A bar he won in a silent auction at a fundraiser for Court Appointed Special Advocates sits in one corner of the room, with bar stools inviting friends to sit and visit. His son and a friend built a covered area at the front door, which Self said keeps the heat down inside the building.

Self likes to hang out in his man cave, staying out there until bedtime most nights. It has heat and air conditioning. He’s set up to stream ’80s rock and country music in the shed as well. He has a small refrigerator inside to keep cold beer on hand.

Friends have come to enjoy the space, too.

“People will call or text, ‘what are you doing,’ on the weekend. ‘Are you in the cave?’ I’ll say yeah, I’m in the cave, and the next thing I get is, ‘I’m going to drop by,’” he said.

His dog, a yellow Labrador/retriever mix named Tyson Charles, usually hangs out with Self each night. If Self isn’t watching golf on the television, Tyson Charles will make himself at home in the armchair sitting in front of the TV.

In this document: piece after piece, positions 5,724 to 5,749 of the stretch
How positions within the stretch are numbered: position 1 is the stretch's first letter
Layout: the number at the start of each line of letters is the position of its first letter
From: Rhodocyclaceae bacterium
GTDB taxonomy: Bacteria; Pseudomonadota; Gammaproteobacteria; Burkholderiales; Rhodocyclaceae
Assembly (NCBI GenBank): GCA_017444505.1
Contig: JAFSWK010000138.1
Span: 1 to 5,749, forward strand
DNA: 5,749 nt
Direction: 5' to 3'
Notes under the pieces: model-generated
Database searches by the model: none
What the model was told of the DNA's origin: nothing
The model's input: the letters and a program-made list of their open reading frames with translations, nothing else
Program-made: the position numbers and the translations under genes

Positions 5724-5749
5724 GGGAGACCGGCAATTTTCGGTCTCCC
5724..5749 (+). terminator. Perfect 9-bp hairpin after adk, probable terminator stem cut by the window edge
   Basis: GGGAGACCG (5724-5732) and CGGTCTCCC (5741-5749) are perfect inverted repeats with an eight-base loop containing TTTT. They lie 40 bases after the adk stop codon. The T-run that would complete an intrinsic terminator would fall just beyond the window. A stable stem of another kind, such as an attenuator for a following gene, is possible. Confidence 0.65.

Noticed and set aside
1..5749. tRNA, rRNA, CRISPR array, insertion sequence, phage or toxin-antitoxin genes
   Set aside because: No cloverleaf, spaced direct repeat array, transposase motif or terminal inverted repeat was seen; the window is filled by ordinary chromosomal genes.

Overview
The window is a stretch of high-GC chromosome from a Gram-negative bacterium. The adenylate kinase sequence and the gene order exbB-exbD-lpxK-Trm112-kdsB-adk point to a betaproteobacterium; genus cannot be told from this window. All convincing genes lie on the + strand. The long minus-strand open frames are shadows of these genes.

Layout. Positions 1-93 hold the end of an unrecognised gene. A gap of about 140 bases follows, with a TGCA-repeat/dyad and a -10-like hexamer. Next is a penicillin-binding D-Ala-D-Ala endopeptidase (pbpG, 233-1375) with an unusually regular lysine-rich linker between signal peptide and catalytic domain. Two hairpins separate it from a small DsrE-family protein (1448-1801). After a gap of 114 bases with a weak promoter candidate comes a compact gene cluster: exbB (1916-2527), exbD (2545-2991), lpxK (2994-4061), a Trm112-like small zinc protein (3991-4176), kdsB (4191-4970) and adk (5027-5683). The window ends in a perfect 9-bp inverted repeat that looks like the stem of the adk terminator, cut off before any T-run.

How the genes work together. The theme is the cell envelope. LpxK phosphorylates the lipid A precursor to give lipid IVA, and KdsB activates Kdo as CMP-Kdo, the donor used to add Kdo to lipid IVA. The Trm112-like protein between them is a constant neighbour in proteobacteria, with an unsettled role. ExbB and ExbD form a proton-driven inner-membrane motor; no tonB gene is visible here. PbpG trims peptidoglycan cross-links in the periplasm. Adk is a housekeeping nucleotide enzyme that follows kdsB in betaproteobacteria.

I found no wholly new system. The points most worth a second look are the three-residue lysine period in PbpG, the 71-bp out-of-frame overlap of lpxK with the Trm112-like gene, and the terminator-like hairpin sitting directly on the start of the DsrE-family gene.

“He’s down here anytime I’m down here,” Self said.

Boyd’s she shed is cream colored, with white shutters and steps leading up to the front door that are painted black and white. She changes up the décor frequently.

“Right now, it’s for the Fourth of July, the summer vibe. It’s not really the cutest season,” she said. “Christmas is ridiculous. It was really, really cute.”

Susan Boyd's She Shed

Susan Boyd enjoys decorating her she shed to correspond with holidays. (Les Hassell/ETX View Photo)

Boyd said they still want to do more to the shed – add more flower beds, for instance, and a flagstone walkway from the pool to the shed. She predicts it will never be finished.

“Everything we do turns into a little extra,” she said. “I always think if it’s going to be out there, it might as well be cute.”

The amount of time she spends there varies, but it’s where she keeps all her craft supplies. She goes out to the shed to make T-shirts or wreaths, for instance.

“It’s just a happy little place,” she said.